In recent months there have been five instances of air traffic controllers dozing on the job.
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WASHINGTON — The government said air traffic controllers would have more time to rest between shifts under new work rules announced Sunday, while Transportation Secretary Ray LaHood made clear he won’t tolerate sleeping on duty despite studies and expert recommendations that suggest scheduled shut-eye can help combat fatigue.
“On my watch, controllers will not be paid to take naps. We’re not going to allow that,” LaHood said. “They are going to be paid to do the job that they’re trained to do, which involves guiding planes in and out of airports safely. But we are not going to pay controllers to be napping.”
The Federal Aviation Administration has acknowledged a widespread problem with tired controllers. In recent months there have been five instances of controllers dozing off while on duty. The latest happened early Saturday on a late-night shift in Miami.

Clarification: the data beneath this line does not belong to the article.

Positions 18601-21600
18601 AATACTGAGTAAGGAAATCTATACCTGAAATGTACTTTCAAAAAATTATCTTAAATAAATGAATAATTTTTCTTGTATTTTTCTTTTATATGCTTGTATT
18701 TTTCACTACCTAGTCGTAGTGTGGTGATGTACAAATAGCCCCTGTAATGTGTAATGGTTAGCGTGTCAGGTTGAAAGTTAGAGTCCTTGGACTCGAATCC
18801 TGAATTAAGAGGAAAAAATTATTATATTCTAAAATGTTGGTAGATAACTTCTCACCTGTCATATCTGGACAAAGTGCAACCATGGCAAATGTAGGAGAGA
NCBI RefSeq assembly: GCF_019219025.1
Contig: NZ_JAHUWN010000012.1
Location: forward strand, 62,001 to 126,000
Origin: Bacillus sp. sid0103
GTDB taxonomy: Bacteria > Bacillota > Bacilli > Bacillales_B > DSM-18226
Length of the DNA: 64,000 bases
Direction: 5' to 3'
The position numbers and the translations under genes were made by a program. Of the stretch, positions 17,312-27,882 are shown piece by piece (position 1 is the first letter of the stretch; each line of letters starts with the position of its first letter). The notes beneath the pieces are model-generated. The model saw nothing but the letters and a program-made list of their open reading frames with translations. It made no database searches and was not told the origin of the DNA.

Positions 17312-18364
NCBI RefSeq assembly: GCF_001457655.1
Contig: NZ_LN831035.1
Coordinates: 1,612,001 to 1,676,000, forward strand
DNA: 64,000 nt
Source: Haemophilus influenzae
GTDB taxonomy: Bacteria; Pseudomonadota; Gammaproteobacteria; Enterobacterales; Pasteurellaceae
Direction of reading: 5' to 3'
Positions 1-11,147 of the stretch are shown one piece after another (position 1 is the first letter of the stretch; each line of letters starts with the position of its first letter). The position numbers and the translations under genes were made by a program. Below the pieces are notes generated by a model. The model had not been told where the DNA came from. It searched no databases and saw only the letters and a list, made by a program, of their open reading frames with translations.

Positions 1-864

The new rules will give controllers at least nine hours off between shifts, compared with eight now. Controllers won’t be able to swap shifts to get a long weekend unless there’s at least nine hours off from the end of one shift to the start of the other. More managers will be on duty during the early morning hours and at night to remind controllers that nodding off is unacceptable.
“We’ve taken steps, as of this morning, to begin changing schedules for controllers, to change schedules for managers, and to make sure that controllers cannot switch in and out of their schedules in order for the convenience of them if they are not well-rested,” LaHood said on Fox News Sunday.
But LaHood said he would not allow controllers to take naps on the job, despite research that indicates it might prove beneficial. Other countries, such as Germany and Japan, provide sleeping rooms for controllers on break at night.
An upcoming study by the FAA and National Air Traffic Controllers Association is expected to recommend that controllers take sleeping breaks of as long as 2 1/2 hours during midnight shifts.
LaHood said controllers need to take “personal responsibility for the very important safety jobs that they have.”